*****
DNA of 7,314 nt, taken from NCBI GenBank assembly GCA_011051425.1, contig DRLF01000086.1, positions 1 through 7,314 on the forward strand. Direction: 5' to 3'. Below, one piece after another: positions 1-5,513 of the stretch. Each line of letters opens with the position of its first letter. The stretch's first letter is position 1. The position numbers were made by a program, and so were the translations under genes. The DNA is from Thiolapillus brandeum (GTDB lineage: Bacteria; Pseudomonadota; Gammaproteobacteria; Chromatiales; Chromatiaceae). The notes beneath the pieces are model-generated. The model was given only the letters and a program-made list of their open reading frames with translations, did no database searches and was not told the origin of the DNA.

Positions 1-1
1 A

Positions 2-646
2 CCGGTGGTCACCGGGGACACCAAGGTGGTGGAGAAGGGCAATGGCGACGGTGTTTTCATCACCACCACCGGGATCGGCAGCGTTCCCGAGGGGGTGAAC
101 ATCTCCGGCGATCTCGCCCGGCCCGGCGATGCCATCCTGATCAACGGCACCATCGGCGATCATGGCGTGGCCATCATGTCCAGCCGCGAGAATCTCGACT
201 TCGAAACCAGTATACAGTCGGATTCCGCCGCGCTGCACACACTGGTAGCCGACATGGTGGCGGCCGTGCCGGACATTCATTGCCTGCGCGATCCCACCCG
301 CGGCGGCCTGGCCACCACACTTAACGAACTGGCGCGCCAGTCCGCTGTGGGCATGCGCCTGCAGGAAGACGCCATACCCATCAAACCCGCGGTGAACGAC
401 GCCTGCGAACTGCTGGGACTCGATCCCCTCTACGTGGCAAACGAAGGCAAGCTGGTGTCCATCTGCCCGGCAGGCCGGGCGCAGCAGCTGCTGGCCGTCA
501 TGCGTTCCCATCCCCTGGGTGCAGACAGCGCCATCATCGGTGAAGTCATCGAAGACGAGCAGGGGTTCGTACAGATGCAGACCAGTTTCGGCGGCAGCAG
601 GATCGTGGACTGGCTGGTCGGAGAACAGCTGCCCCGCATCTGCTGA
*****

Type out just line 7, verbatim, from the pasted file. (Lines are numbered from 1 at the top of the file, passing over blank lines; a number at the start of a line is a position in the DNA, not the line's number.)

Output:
201 TCGAAACCAGTATACAGTCGGATTCCGCCGCGCTGCACACACTGGTAGCCGACATGGTGGCGGCCGTGCCGGACATTCATTGCCTGCGCGATCCCACCCG